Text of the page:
Pools can lose water from evaporation or a leak.
Signs of a leak include excessive moisture and chemical imbalances.
You can test and find leaks with bucket and dye tests.
If you can’t pinpoint the location of the leak, call a pro.
Pools are a fun way to cool off on hot days, but noticing that your pool is losing water can raise serious concerns. Typically, pools lose water for one of two reasons: evaporation or a leak. Evaporation naturally occurs in any body of water, but it may increase under certain conditions, such as hot, humid weather. Leaks, however, indicate a bigger problem that a professional may need to address.
Read on to learn whether your pool is naturally evaporating or has a leak that needs fixing.
What Causes Pool Leaks?
Although pools are constructed to be watertight, several issues can cause leaks. For instance, seals can deteriorate, especially if you aren't performing regular pool maintenance. Additionally, if your pool's plumbing fittings or accessories, like light fixtures, stop working as intended, leaks can occur.
It's essential to find leaks early so you don’t lose money on wasted water, heat, and chemicals. You’ll want to patch your pool liner as soon as possible if that’s the issue to ensure things don’t get any worse.
But it's also critical to detect them to preserve your pool's overall structure. Leaks left unaddressed can wash away your pool's fill dirt and cause other costly problems.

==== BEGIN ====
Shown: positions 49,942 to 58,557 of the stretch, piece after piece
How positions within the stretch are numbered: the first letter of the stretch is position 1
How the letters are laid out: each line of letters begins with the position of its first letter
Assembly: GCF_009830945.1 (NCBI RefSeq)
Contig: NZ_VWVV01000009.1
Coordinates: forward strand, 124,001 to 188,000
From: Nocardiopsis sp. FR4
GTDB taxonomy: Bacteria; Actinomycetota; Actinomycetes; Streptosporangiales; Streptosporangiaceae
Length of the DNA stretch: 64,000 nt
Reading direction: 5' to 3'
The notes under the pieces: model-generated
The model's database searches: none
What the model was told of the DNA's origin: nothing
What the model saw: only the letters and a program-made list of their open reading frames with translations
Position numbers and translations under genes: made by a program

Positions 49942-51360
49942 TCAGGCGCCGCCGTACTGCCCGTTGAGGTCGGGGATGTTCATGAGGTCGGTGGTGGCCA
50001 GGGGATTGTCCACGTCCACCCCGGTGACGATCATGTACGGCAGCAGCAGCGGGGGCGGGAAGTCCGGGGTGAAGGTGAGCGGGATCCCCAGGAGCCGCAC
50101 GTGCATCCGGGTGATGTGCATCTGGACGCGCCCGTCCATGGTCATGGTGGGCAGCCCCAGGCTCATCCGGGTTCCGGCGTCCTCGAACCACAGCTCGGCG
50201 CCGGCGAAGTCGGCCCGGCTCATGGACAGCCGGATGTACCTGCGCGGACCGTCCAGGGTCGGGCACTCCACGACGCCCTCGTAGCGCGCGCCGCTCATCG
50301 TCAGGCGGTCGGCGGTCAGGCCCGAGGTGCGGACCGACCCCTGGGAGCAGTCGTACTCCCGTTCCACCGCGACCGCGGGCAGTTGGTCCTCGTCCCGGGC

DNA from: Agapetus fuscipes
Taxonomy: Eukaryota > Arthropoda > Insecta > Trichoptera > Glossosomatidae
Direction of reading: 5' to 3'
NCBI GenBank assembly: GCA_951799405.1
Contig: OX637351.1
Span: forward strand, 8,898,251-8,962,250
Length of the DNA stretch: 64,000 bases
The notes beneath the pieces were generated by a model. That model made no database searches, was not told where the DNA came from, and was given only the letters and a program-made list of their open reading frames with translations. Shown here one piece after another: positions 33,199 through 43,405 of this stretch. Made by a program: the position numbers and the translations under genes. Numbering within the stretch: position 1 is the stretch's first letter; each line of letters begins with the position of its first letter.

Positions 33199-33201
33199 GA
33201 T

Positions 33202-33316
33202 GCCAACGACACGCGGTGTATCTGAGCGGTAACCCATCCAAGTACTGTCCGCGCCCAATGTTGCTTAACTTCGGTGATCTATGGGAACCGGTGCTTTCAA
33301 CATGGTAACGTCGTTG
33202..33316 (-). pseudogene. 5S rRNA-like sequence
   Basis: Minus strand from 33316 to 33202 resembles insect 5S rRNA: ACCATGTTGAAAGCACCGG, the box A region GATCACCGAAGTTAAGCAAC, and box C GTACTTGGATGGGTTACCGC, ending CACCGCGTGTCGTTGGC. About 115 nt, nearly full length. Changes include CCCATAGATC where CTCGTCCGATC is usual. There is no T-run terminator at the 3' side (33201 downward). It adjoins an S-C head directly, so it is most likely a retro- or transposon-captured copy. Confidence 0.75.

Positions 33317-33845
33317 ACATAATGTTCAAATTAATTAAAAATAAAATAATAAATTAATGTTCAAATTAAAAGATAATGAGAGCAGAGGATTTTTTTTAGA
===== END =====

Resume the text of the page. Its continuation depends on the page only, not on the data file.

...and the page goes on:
Common Causes of Pool Evaporation
All bodies of water experience evaporation, but some conditions cause it to increase. For example, high temperatures, lots of humidity, and high winds can increase your pool's evaporation rate. Pools without enclosures or tree cover will also evaporate faster than those with shade and protection because they are more exposed to the weather elements.
Because the weather affects evaporation so much, you're likely to see much more evaporation during warmer seasons than you would during the cooler months. If you notice your pool losing more water than usual during cooler months, you may have a leak.
How Much Pool Water Loss Is Normal?
Pools in perfect working order will naturally lose water over time. It's typical for residential pools without a cover to lose up to a quarter-inch of water per day during the summer. Adding things like an enclosure and a pool cover can help slow down evaporation. Heated pools and pools with water features, like fountains, may also evaporate faster than pools without these components.
Water Evaporation Chart
The amount of water that evaporates from your pool depends on the temperature of the water, the air temperature, how humid it is, and the velocity of the air that passes above the water’s surface. However, you can still get a rough idea of average evaporation losses to determine if your pool is losing water at an above-average rate.
Below is a general water evaporation chart per season based on minimal activity. These estimates are for a 400-square-foot pool located in an arid location. If more people use your pool and make a splash, you’ll find the water rate can increase by as much as twice these rates.
|Season||Inches Lost (per Month)||Gallons Lost (per Month)|
For information on evaporation rates in your area, check with your state or local government for evaporation data to help you compare your pool’s evaporation rates to the average in your region.
How to Identify a Pool Leak